Anaerobic oxidation of methane in paddy soil: Role of electron acceptors and fertilization in mitigating CH4 fluxes

The anaerobic oxidation of methane (AOM) in marine ecosystems is ubiquitous and largely coupled to sulfate reduction. In contrast, the role of AOM in terrestrial environments and the dominant electron acceptors driving terrestrial AOM needs deeper understanding. Submerged rice paddies with intensive CH4 production have a high potential for AOM, which can be important for greenhouse gas mitigation strategies. Here, we used 13CH4 to quantify the AOM rates in paddy soils under organic (Pig manure, Biochar) and mineral (NPK) fertilization. Alternative-to-oxygen electron acceptors for CH4 oxidation, including Fe3+, NO3 −, SO4 2−, and humic acids, were examined and their potential for CH4 mitigation from rice paddies was assessed by 13CH4 oxidation to 13CO2 under anoxic conditions. During 84 days of anaerobic incubation, the cumulative AOM (13CH4-derived CO2) reached 0.15–1.3 μg C g-1 dry soil depending on fertilization. NO3- was the most effective electron acceptor, yielding an AOM rate of 0.80 ng C g-1 dry soil h-1 under Pig manure. The role of Fe3+ in AOM remained unclear, whereas SO42- inhibited AOM but strongly stimulated the production of unlabeled CO2, indicating intensive sulfate-induced decomposition of organic matter. Humic acids were the second most effective electron acceptor for AOM, but increased methanogenesis by 5–6 times in all fertilization treatments. We demonstrated for the first time that organic electron acceptors (humic acids) are among the key AOM drivers and are crucial in paddy soils. The most pronounced AOM in paddy soils occurred under Pig manure, followed by Control and NPK, while AOM was the lowest under Biochar. We estimate that nitrate (nitrite)-dependent AOM in paddy fields globally consumes ~3.9 Tg C–CH4 yr-1, thereby offsetting the global CH4 emissions by ~10–20%. Thus, from a broader agroecological perspective, the organic and mineral fertilizers control an important CH4 sink under anaerobic conditions in submerged ecosystems. Appropriate adjustments of soil fertilization management strategies would therefore help to decrease the net CH4 flux to the atmosphere and hence the global warming. © 2019 Elsevier Ltd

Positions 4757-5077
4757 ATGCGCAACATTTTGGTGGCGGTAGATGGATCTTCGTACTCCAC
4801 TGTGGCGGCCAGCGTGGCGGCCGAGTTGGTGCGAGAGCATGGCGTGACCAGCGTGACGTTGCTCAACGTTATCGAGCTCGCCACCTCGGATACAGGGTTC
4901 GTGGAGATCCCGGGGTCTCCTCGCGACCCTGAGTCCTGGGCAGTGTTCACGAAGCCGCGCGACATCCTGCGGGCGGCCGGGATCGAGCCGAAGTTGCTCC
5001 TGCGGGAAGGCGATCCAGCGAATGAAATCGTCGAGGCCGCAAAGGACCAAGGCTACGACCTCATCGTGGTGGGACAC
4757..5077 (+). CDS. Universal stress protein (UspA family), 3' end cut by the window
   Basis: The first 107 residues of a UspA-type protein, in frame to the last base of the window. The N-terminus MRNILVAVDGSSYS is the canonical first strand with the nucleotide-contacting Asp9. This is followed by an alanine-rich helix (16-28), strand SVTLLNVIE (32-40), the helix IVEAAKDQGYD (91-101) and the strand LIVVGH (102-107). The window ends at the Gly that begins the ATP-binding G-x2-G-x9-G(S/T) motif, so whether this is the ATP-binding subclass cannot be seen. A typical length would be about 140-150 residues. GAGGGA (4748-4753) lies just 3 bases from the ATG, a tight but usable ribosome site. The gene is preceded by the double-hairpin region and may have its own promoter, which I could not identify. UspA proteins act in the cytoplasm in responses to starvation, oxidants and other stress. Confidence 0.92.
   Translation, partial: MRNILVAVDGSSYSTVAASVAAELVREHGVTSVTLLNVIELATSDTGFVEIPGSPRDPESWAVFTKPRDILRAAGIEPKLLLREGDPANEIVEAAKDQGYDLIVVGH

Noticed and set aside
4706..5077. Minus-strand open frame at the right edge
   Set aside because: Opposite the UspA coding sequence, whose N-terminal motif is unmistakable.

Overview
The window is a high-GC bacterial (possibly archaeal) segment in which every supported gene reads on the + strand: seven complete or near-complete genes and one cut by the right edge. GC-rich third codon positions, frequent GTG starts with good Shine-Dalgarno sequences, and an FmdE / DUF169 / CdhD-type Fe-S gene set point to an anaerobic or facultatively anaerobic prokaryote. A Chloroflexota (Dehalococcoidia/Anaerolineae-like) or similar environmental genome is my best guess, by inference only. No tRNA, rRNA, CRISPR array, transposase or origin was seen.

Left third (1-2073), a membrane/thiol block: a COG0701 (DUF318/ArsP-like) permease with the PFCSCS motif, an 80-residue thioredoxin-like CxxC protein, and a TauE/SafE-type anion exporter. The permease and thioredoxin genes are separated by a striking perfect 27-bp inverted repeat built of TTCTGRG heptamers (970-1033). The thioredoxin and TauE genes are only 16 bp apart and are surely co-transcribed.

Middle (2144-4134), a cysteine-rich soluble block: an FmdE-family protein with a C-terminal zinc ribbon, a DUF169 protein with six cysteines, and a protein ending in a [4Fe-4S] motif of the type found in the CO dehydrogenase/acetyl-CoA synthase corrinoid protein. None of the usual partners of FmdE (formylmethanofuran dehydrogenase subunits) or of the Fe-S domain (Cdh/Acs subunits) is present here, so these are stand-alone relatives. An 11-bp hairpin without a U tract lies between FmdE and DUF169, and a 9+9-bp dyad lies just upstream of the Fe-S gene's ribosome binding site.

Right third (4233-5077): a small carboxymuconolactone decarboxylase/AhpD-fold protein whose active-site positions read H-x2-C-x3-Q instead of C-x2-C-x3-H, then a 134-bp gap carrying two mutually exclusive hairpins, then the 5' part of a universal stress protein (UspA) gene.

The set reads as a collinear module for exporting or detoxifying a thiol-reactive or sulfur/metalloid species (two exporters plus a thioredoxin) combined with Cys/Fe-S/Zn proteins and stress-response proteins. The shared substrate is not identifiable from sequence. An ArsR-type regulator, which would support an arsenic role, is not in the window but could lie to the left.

Fan L.1 , Dippold M.A.2 , Ge T.3 , Wu J.3 , Thiel V.4 , Kuzyakov Y. 1, 5, 6 , Dorodnikov M.1
Elsevier Ltd
  • 1 Department of Soil Science of Temperate Ecosystems, University of Göttingen, Göttingen, 37077, Germany
  • 2 Department of Biogeochemistry of Agroecosystems, University of Göttingen, Göttingen, 37077, Germany
  • 3 Key Laboratory of Agro-ecological Processes in Subtropical Region & Changsha Research Station for Agricultural and Environmental Monitoring, Institute of Subtropical Agriculture, Chinese Academy of SciencesHunan 410125, China
  • 4 Geobiology, Geoscience Center, University of Göttingen, Göttingen, 37077, Germany
  • 5 Department of Agricultural Soil Science, University of Göttingen, Göttingen, 37077, Germany
  • 6 Agro-Technological Institute, RUDN University, Moscow, 117198, Russian Federation
Anaerobic oxidation of methane; CH4 mitigation; Electron acceptors; Fertilization; Humic acids; Paddy soil
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